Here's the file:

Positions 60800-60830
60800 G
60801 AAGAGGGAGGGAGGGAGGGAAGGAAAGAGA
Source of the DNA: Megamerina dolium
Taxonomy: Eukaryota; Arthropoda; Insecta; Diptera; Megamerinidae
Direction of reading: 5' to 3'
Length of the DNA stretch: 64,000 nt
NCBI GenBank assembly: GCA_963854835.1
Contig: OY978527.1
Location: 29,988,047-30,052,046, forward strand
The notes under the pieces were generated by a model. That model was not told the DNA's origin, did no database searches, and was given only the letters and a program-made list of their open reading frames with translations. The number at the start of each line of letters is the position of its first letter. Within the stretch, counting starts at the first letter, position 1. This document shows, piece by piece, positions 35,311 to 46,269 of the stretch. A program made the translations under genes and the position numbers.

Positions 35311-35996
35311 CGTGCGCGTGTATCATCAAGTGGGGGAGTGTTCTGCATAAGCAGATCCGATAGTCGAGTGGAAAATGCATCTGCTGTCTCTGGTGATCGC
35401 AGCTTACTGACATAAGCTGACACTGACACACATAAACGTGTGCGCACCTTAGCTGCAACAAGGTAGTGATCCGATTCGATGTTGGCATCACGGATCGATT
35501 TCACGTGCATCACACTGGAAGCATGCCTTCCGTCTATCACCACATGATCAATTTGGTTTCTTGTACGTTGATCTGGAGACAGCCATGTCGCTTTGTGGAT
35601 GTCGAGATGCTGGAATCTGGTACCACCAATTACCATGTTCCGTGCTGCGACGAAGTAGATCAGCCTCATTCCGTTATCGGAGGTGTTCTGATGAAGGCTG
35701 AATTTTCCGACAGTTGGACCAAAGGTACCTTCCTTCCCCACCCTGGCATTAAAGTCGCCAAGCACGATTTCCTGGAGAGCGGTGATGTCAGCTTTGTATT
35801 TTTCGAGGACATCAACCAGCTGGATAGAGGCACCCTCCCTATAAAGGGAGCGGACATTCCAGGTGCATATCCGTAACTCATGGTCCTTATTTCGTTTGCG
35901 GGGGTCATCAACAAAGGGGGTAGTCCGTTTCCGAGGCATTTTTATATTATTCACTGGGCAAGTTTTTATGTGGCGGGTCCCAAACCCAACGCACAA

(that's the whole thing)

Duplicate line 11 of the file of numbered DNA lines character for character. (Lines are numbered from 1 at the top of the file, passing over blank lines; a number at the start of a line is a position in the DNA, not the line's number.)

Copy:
The notes under the pieces were generated by a model. That model was not told the DNA's origin, did no database searches, and was given only the letters and a program-made list of their open reading frames with translations. The number at the start of each line of letters is the position of its first letter. Within the stretch, counting starts at the first letter, position 1. This document shows, piece by piece, positions 35,311 to 46,269 of the stretch. A program made the translations under genes and the position numbers.